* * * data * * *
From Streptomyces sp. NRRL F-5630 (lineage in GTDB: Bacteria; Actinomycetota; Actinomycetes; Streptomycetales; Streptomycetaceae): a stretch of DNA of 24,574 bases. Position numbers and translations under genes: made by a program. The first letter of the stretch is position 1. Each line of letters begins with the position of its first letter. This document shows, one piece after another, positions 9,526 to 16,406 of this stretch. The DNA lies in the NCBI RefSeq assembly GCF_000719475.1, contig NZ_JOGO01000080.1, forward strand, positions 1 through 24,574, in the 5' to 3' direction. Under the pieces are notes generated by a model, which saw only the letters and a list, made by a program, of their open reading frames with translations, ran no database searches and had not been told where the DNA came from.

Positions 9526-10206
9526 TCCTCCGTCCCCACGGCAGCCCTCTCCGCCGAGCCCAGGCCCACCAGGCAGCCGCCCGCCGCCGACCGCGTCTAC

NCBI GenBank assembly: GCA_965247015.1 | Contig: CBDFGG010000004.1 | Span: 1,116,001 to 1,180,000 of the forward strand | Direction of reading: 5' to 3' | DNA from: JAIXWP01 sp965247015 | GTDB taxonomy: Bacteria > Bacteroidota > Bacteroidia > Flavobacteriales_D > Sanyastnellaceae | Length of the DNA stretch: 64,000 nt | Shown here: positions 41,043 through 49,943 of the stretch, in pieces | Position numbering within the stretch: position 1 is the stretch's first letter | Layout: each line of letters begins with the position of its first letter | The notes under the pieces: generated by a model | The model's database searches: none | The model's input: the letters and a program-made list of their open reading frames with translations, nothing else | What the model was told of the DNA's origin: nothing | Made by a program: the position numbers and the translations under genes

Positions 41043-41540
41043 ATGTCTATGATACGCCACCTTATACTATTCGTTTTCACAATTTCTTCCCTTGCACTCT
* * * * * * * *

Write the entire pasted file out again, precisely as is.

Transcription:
From Streptomyces sp. NRRL F-5630 (lineage in GTDB: Bacteria; Actinomycetota; Actinomycetes; Streptomycetales; Streptomycetaceae): a stretch of DNA of 24,574 bases. Position numbers and translations under genes: made by a program. The first letter of the stretch is position 1. Each line of letters begins with the position of its first letter. This document shows, one piece after another, positions 9,526 to 16,406 of this stretch. The DNA lies in the NCBI RefSeq assembly GCF_000719475.1, contig NZ_JOGO01000080.1, forward strand, positions 1 through 24,574, in the 5' to 3' direction. Under the pieces are notes generated by a model, which saw only the letters and a list, made by a program, of their open reading frames with translations, ran no database searches and had not been told where the DNA came from.

Positions 9526-10206
9526 TCCTCCGTCCCCACGGCAGCCCTCTCCGCCGAGCCCAGGCCCACCAGGCAGCCGCCCGCCGCCGACCGCGTCTAC

NCBI GenBank assembly: GCA_965247015.1 | Contig: CBDFGG010000004.1 | Span: 1,116,001 to 1,180,000 of the forward strand | Direction of reading: 5' to 3' | DNA from: JAIXWP01 sp965247015 | GTDB taxonomy: Bacteria > Bacteroidota > Bacteroidia > Flavobacteriales_D > Sanyastnellaceae | Length of the DNA stretch: 64,000 nt | Shown here: positions 41,043 through 49,943 of the stretch, in pieces | Position numbering within the stretch: position 1 is the stretch's first letter | Layout: each line of letters begins with the position of its first letter | The notes under the pieces: generated by a model | The model's database searches: none | The model's input: the letters and a program-made list of their open reading frames with translations, nothing else | What the model was told of the DNA's origin: nothing | Made by a program: the position numbers and the translations under genes

Positions 41043-41540
41043 ATGTCTATGATACGCCACCTTATACTATTCGTTTTCACAATTTCTTCCCTTGCACTCT